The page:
Ed, like Joyce, wasn’t taking any drugs, just vitamin pills, including a resveratrol pill (Longevinex®) that was shown to turn mortal heart attacks into non-mortal events in the animal lab. Given the right dose, resveratrol will activate antioxidant defenses in the heart prior to a heart attack. Ed’s heart was strong and there were no areas of scarring from deprivation of oxygen. His cardiologist dismissed Ed’s claim that his resveratrol pill might be responsible for his symptom-free heart problem and went ahead to perform 5-artery heart bypass surgery. Ed is back playing golf and driving the ball far down the fairway. He says the resveratrol pill also improved his vision so he can see the ball.
It is clear that a cat-and-mouse game going on between doctors and patients over the red wine pill resveratrol.
This cat-and-mouse game is characterized by the never-ending game that patients must play with their doctors when it comes to “uproven” dietary supplements like resveratrol. Knowing their doctors are not very knowledgeable about so-called nutriceuticals like resveratrol, and anticipating their doctor will balk at the idea of taking a pill that is yet unproven and “not FDA approved,” patients launch their own unguided self care regimens, like Joyce and Ed.
Patients typically don’t inform their doctors they have started taking resveratrol pills, not wanting to be belittled over the idea. Then on their next visit to the doctor’s office, when the doctor says their blood sugar, or cholesterol, or vision has improved, only then does the patient reveal they have begun taking a resveratrol pill. At this point doctors act interested, placate their patients and then summarily dismiss them as unproven. This is despite the fact doctors themselves prescribe drugs that are often ineffective — statin cholesterol-lowering drugs being the best example, which have never been shown to prevent mortal heart attacks.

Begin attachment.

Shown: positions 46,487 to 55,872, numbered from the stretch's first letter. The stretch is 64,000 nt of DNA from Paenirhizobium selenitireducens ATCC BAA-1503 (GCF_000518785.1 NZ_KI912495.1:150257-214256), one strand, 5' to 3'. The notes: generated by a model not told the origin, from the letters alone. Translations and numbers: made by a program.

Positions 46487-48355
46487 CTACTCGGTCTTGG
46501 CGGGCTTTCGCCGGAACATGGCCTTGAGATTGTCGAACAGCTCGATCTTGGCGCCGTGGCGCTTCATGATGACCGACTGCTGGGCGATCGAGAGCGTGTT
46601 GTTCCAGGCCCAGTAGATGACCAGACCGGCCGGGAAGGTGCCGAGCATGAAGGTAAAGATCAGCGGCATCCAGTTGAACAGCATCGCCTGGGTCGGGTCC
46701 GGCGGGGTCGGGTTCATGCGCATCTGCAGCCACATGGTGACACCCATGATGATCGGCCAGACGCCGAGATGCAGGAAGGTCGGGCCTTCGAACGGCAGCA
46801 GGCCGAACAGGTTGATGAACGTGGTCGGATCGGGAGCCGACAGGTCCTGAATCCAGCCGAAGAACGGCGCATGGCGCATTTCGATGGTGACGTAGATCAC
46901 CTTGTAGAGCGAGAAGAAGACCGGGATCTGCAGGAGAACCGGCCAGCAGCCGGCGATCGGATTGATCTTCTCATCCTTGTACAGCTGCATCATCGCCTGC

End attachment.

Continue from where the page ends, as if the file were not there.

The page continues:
Doctors often hide behind their own gold standard, the double-blind placebo-controlled long-term study. So as soon as modern medicine completes a conclusive 99-year study of such a pill we will all have an answer to the question: is the red wine molecule resveratrol an anti-aging pill? Only then will doctors be convinced resveratrol is truly an anti-aging pill. Such a study is impractical if not beyond affordability. An anti-aging pill remains unproven, but not disproven. So has the road to an anti-aging pill reached a dead end? (No pun intended.)
Doctoring is geared to address each disease of aging as they individually occur, not tackle the underlying causes of aging altogether with one universal pill. Some enlightened doctors and researchers know that resveratrol pills spell the end of modern medicine as we know it. The new paradigm would be one pill for all instead of a separate pill for every disease. This subjects resveratrol to criticism it is a cure-all. Maybe it is.
Just briefly consider some of these revelations about resveratrol:
Are doctors ready to prescribe such a pill? It is unclear whether treatment guidelines would even allow them the freedom to use such a pill. Even if a resveratrol pill can out-perform man-made synthetic drugs, will doctors ever consider a pill that is not FDA approved, even though it may clearly be safer and more effective?